Cost-effectiveness of family psychoeducation to prevent relapse in major depression: results from a randomized controlled trial.

Shimodera S, Furukawa TA, Mino Y, Shimazu K, Nishida A, Inoue S - BMC Psychiatry (2012)

Cost-effectiveness acceptability curves showing the probability that the treatment program is cost-effective in comparison with TAU (y-axis), as a function of a decision-maker’s ceiling cost-effectiveness value for one relapse-free day (x-axis), when the family psychoeducation session is priced at US$ 25, $50 or $75.
© Copyright Policy - open-access
Related In: Results  -  Collection

License
Show All Figures
getmorefigures.php?uid=PMC3473266&req=5

Figure 1: Cost-effectiveness acceptability curves showing the probability that the treatment program is cost-effective in comparison with TAU (y-axis), as a function of a decision-maker’s ceiling cost-effectiveness value for one relapse-free day (x-axis), when the family psychoeducation session is priced at US$ 25, $50 or $75.
Mentions: Figure 1 presents the CEACs for family psychoeducation plus TAU over TAU alone under the three scenarios pricing attendance at a psychoeducation session at US$25, US$50 or US$75. The curve indicates the probability for the addition of family psychoeducation to be cost-effective for a range of potential maximum amounts (ceiling ratio) that a decision-maker is willing to pay for one more relapse-free day.

Bottom Line: This cost-effectiveness finding was robust when the price for family psychoeducation ranged between 50% to 150% of the baseline scenario in sensitivity analyses.If a relapse-free day is considered to be worth $30 or more, all the pricing scenarios have a close to 100% probability of being cost-effective.UMIN-CTR (UMIN000005555).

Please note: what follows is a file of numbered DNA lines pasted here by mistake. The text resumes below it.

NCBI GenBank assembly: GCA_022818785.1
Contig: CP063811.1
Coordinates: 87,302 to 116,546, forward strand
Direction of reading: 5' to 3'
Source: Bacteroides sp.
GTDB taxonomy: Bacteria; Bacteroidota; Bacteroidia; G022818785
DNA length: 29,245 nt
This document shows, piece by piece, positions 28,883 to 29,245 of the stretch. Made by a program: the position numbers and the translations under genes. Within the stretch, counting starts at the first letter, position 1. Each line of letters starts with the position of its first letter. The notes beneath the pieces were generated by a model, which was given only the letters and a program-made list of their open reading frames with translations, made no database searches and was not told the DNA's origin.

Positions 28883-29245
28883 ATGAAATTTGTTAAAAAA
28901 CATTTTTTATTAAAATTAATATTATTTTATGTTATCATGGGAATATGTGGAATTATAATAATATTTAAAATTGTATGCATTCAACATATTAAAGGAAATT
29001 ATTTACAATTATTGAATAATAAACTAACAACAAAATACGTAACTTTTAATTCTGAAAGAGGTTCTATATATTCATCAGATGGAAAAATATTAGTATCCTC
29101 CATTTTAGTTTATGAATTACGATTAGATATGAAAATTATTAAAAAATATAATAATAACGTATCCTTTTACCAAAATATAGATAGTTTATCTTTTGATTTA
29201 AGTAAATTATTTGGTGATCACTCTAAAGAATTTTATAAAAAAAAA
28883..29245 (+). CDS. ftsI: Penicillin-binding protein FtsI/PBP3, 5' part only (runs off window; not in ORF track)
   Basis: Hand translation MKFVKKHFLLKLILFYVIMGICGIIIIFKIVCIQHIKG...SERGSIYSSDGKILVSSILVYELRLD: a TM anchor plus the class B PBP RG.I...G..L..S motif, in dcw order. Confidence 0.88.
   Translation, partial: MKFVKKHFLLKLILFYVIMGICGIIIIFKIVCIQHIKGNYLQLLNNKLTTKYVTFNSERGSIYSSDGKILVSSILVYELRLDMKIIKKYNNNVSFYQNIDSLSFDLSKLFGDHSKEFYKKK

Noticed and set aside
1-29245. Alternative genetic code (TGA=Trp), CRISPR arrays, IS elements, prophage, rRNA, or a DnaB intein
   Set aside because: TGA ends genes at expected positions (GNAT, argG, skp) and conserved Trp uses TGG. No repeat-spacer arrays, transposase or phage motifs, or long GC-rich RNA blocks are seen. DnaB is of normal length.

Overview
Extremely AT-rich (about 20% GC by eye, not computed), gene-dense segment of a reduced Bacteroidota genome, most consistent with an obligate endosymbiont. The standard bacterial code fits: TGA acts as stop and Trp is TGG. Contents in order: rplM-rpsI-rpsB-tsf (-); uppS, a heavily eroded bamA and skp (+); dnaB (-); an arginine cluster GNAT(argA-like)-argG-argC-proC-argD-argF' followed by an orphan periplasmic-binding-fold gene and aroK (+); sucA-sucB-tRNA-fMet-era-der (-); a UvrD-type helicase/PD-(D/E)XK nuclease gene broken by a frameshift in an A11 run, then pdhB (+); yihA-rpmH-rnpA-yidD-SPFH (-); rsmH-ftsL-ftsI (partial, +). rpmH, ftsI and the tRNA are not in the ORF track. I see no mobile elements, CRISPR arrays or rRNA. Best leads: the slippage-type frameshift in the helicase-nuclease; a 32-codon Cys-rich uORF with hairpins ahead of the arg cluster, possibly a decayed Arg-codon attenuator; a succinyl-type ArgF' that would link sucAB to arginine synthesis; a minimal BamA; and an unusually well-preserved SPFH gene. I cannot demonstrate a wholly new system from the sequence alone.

View Article: PubMed Central - HTML - PubMed

Affiliation: Department of Neuropsychiatry, Kochi Medical School, Kohatsu, Kochi 783-8505, Japan.

ABSTRACT

Background: Family psychoeducation is a relatively simple and straightforward intervention whose prophylactic effectiveness and cost-effectiveness is well-established for schizophrenia. We have recently demonstrated its effectiveness for unipolar depression, but its cost-effectiveness has never been examined. We hereby report a cost-effectiveness analysis alongside a randomized controlled trial in order to assess its cost-effectiveness for preventing relapse/recurrence in depression.

Methods: Fifty-seven patients diagnosed with major depression and undergoing its maintenance treatment, and their primary family members were randomized to treatment as usual (TAU) only or to TAU plus family psychoeducation, which consisted of four 2-hour multiple-family sessions consisting of didactic lectures about depression (30 minutes) and group discussion and problem solving (60-90 minutes). The economic analyses were undertaken from the perspective of the National Health Insurance (NHI), assuming the most reasonable price of US$50 per psychoeducation session per patient. The main outcome measures included relapse-free days and direct costs to the NHI.

Results: The intervention group enjoyed 272 (SD: 7.1) relapse-free days, while the control group spent 214 (SD: 90.8) relapse-free days (Cox proportional hazard ratio=0.17, 95%CI: 0.04 to 0.75, p=0.002). Cost-effectiveness acceptability curves suggested that the family psychoeducation has 90% or more chances of being cost-effective if the decision-maker is prepared to pay US$20 for one additional relapse-free day. This cost-effectiveness finding was robust when the price for family psychoeducation ranged between 50% to 150% of the baseline scenario in sensitivity analyses. If a relapse-free day is considered to be worth $30 or more, all the pricing scenarios have a close to 100% probability of being cost-effective.

Conclusion: Family psychoeducation is effective in the relapse prevention of depression and is highly likely to be cost-effective if a relapse-free day is valued as US$20 or more.

Trial registration: UMIN-CTR (UMIN000005555).

Show MeSH
Related in: MedlinePlus